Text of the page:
A proven strategy for treating addiction and opioid recovery is medication-assisted treatment (MAT). This form of opioid recovery program is a combination of behavioral counseling with medications that reduce the negative effects of withdrawal and cravings without producing the euphoria that the original opioid drug caused. 17 Medications approved for the treatment of opioid addiction include methadone, buprenorphine, and naltrexone. 18
If you are looking for proven, comprehensive, and personalized opioid treatment in the Indianapolis area, please consider Landmark Recovery. Conveniently located right off I-465, our locally based opioid recovery center is proud to offer quality medical care and recovery services to the Indianapolis community. Please call us at 317-449-8029 to learn more about our medical detox, opioid addiction treatment, and intensive outpatient programs.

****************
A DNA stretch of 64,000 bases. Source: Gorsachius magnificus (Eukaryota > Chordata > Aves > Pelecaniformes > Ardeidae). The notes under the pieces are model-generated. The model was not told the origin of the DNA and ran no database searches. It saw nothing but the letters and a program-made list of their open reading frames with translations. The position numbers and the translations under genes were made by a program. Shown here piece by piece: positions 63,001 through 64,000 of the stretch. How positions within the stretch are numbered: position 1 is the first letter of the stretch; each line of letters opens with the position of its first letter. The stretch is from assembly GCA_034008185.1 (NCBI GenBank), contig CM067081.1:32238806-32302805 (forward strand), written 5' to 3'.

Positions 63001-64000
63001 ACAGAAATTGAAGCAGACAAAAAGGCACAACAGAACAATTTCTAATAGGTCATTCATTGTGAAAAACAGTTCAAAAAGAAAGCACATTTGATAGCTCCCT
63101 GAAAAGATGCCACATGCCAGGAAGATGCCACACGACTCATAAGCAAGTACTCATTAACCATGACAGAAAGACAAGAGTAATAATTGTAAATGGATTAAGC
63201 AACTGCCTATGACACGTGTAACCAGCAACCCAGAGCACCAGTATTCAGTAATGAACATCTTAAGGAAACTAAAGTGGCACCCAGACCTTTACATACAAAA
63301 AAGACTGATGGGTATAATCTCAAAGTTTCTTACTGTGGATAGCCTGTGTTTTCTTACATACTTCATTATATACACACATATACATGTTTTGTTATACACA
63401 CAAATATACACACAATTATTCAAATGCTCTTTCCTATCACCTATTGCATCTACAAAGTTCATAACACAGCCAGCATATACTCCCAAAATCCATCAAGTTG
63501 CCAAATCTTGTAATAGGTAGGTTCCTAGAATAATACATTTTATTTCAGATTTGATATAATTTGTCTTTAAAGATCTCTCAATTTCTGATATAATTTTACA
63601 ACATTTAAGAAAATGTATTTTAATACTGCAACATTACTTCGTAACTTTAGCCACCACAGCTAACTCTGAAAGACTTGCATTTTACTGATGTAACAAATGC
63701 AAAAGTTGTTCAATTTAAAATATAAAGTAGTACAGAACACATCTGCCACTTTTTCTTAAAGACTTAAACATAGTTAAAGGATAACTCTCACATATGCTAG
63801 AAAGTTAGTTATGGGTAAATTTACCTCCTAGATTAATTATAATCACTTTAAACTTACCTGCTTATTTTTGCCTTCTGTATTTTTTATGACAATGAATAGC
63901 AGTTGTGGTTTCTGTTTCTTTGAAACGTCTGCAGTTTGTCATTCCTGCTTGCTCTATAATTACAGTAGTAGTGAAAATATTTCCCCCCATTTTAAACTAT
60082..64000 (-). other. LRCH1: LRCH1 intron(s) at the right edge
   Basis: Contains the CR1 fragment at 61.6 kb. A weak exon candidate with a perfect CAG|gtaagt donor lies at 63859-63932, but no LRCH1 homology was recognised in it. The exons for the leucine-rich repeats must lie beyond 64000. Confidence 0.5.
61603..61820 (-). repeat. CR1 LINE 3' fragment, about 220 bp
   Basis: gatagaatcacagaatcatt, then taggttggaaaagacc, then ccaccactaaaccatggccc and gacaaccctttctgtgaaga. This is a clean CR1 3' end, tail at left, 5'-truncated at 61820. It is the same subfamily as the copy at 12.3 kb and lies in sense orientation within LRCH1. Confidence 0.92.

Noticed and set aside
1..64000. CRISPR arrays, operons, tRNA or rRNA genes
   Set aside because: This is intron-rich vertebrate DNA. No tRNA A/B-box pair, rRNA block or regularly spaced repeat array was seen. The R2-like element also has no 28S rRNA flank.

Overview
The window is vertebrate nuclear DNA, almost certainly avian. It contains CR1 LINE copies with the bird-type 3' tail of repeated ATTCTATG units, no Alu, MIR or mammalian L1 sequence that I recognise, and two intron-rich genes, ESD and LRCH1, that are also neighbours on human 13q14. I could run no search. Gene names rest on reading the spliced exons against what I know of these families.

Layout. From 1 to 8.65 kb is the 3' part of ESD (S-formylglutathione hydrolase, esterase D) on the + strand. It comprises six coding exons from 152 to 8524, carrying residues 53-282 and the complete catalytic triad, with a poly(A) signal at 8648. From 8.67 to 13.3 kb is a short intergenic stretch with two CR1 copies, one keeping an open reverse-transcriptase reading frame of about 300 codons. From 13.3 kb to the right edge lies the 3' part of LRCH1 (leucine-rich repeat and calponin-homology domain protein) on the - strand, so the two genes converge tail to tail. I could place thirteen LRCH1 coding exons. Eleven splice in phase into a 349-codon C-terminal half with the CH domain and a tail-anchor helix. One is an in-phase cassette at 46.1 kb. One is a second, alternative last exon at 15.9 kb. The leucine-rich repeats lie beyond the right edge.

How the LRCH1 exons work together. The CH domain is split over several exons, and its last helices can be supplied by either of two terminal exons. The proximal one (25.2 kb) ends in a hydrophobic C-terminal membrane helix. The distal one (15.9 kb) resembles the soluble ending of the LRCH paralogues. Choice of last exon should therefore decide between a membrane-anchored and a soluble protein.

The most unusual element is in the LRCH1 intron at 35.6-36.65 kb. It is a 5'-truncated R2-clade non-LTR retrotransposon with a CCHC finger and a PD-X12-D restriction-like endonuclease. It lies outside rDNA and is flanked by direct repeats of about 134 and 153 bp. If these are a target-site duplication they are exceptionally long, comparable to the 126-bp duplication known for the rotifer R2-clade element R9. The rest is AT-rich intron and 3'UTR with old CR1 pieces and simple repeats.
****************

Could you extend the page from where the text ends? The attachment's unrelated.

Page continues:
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1) National Institute on Drug Abuse. (2019). Opioids.https://www.drugabuse.gov/drugs-abuse/opioids
2) Drug Enforcement Agency. (2020). Drug Facts: Narcotics.https://www.dea.gov/sites/default/files/2020-06/Narcotics-2020.pdf
3) Kosten TR, George TP. The neurobiology of opioid dependence: implications for treatment. Science and Practice Perspectives. 2002;1(1):13-20.https://www.ncbi.nlm.nih.gov/pmc/articles/PMC2851054/
4) StatPearls. (2020). Opioid Overdose.https://www.ncbi.nlm.nih.gov/books/NBK470415/#:~:text=Opioid%20overdose%20occurs%20when%20a,opioid%20overdose%20is%20rapidly%20increasing.